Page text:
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Martin Luther King Jr. As Financial Advisor: Here’s What He’d Recommend


While Dr. Martin Luther King Jr. is best known for his pioneering fight for civil rights and racial equality, he also promoted valuable practical wisdom about how to handle your money. Financial planning firm Facet has collected five of his top priorities that bear on personal finance and individual development. You can read about them below.

Consider working with a financial advisor to ensure that your financial priorities and practices are being followed in the most advantageous way.

1. Live Modestly

King, who was an ordained Baptist minister, based his civil rights work on his theology. One product of that religious orientation was a warning against materialism.

“Money in its proper place is a worthwhile and necessary instrument for a well rounded life; but when it is projected to the status of a god it becomes a power that corrupts and an instrument of exploitation,” he said in 1953. “Man is more than a dog to be satisfied with a few economic bones.”

One way to ensure that your spending stays within appropriate boundaries is to use SmartAsset’s free budget calculator.

2. Persevere

Never stop pressing on, King said. Despite multiple attempts on his life, financial setbacks, illegal arrests and incarcerations, slander and defamation of character, the civil rights icon refused to back off.

In his Founder’s Day address at Spelman College on April 10, 1960, entitled “Keep Moving from This Mountain,” King concluded his challenge to the students and faculty with these words: “If you can’t fly, run; if you can’t run, walk; if you can’t walk, crawl; but by all means keep moving.”

Thinking long-term and staying afloat during set-backs is important as you strive to achieve your lofty goals, financial and otherwise.

3. Invest in Yourself

Martin Luther King Jr. As Financial Advisor

King stressed the importance of both intellectual and moral development.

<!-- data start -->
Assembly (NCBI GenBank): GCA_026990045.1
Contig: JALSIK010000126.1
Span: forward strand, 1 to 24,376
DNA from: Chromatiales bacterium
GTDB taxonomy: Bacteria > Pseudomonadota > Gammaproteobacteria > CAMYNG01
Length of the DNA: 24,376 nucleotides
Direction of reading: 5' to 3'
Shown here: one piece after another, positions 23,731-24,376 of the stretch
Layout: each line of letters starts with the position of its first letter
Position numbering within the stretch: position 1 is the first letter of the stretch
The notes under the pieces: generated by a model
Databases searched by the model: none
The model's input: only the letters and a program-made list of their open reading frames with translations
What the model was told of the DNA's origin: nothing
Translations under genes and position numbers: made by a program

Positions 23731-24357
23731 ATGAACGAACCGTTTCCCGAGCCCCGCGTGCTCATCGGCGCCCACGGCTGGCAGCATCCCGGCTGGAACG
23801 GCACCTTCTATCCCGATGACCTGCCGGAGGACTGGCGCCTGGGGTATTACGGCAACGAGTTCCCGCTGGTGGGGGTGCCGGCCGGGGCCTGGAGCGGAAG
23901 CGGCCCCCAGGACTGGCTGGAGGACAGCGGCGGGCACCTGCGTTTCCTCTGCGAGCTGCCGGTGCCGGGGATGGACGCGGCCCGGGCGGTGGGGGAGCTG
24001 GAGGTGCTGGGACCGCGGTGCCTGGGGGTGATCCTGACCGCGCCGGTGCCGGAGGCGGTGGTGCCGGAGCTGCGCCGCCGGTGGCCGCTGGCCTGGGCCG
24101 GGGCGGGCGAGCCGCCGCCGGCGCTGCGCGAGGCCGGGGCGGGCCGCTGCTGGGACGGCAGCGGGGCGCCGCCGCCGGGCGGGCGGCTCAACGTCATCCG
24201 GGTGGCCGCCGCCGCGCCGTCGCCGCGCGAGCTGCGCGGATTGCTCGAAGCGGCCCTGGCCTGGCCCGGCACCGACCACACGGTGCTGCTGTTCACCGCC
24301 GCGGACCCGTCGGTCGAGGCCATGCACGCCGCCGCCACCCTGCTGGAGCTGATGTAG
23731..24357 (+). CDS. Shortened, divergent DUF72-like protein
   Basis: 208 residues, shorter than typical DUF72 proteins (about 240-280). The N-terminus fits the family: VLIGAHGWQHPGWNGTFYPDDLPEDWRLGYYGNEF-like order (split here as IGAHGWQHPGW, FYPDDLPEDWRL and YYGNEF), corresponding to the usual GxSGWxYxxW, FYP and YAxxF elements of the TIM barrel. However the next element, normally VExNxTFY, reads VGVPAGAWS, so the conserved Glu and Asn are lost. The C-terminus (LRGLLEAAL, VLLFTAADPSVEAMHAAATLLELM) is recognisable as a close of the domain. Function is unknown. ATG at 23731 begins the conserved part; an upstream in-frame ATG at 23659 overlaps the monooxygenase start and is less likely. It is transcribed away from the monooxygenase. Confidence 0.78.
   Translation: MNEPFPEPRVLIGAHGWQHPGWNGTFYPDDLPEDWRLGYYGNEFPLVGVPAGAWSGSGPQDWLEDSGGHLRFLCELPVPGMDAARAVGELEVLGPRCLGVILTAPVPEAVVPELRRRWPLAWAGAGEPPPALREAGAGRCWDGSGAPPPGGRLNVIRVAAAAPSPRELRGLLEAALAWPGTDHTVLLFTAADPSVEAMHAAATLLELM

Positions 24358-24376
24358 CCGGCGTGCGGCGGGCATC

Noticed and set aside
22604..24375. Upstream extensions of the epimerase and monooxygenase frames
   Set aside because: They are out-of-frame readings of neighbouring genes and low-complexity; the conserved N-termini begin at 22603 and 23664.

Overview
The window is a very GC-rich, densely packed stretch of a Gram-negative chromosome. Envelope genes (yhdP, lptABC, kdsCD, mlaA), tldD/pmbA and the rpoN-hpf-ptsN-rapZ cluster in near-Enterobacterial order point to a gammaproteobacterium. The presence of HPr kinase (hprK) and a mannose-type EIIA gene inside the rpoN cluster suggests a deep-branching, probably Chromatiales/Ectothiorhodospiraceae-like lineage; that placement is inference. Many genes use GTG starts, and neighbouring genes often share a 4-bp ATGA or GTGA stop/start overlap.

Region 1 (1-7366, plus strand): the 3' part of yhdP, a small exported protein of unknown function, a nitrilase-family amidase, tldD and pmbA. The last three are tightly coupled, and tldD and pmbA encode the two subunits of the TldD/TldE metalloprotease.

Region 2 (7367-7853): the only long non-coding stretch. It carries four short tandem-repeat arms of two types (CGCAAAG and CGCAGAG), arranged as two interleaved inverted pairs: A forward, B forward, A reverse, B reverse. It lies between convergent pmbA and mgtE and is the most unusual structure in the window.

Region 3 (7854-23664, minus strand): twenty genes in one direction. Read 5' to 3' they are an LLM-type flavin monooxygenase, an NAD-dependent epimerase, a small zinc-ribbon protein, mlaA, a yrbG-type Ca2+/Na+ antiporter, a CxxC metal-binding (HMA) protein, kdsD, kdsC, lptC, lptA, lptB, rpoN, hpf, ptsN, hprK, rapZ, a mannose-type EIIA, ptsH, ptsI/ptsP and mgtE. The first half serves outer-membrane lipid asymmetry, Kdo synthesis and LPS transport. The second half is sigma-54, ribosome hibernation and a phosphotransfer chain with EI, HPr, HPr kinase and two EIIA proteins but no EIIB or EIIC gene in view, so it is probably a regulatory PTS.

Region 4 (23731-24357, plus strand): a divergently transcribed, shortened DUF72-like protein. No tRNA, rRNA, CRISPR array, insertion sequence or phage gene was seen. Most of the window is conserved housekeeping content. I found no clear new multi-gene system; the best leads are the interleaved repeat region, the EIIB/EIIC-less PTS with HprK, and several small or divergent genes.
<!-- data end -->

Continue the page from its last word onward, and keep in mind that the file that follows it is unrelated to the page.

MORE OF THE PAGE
The function of education, therefore, is to teach one to think intensively and to think critically. But education which stops with efficiency may prove the greatest menace to society,” he wrote in the campus literary journal of Morehouse College. “The most dangerous criminal may be the man gifted with reason, but with no morals.”

On the financial side of things, following this advice means boosting your financial literacy, boning up on your personal finance fundamentals, investing strategically and potentially mining wisdom from a financial advisor.

4. Give Generously

Every month, King donated to charity. And when he won the Nobel Peace Prize in 1964 he donated it all to the civil rights movement. In inflation-adjusted terms the amount of the prize, $54,600, would be equivalent in today’s dollars to nearly $500,000.

One way to emulate King’s example would be to make a qualified charitable distribution (QCD) from an IRA. Such a move could be better than making a tax-deductible contribution since you won’t get credit for a charitable donation if you don’t itemize your deductions.

5. Build with Intention

Making a difference requires a plan, a blueprint, he said on Oct. 26, 1967, during a speech at Barratt Junior High School in Philadelphia. “Whenever a building is constructed, you usually have an architect who draws a blueprint. And that blueprint serves as the pattern, as the guide, as the model, for those who are to build the building. And a building is not well erected without a good, sound and solid blueprint.”

In your financial life, you can’t just blindly set off on a course. You have to implement a strategic financial plan, potentially with the help of a financial advisor.

The Bottom Line

Martin Luther King Jr. As Financial Advisor

In the space of his 39 years, King made permanent changes in the U.S. The most well-known of his initiatives concern civil rights. But his sermons, writings, lectures and his own example exemplified a comprehensive agenda for human flourishing, including how to handle personal finance and lifestyle issues. He warned against materialism and advocated investing in yourself, persevering, giving generously and building with intention.

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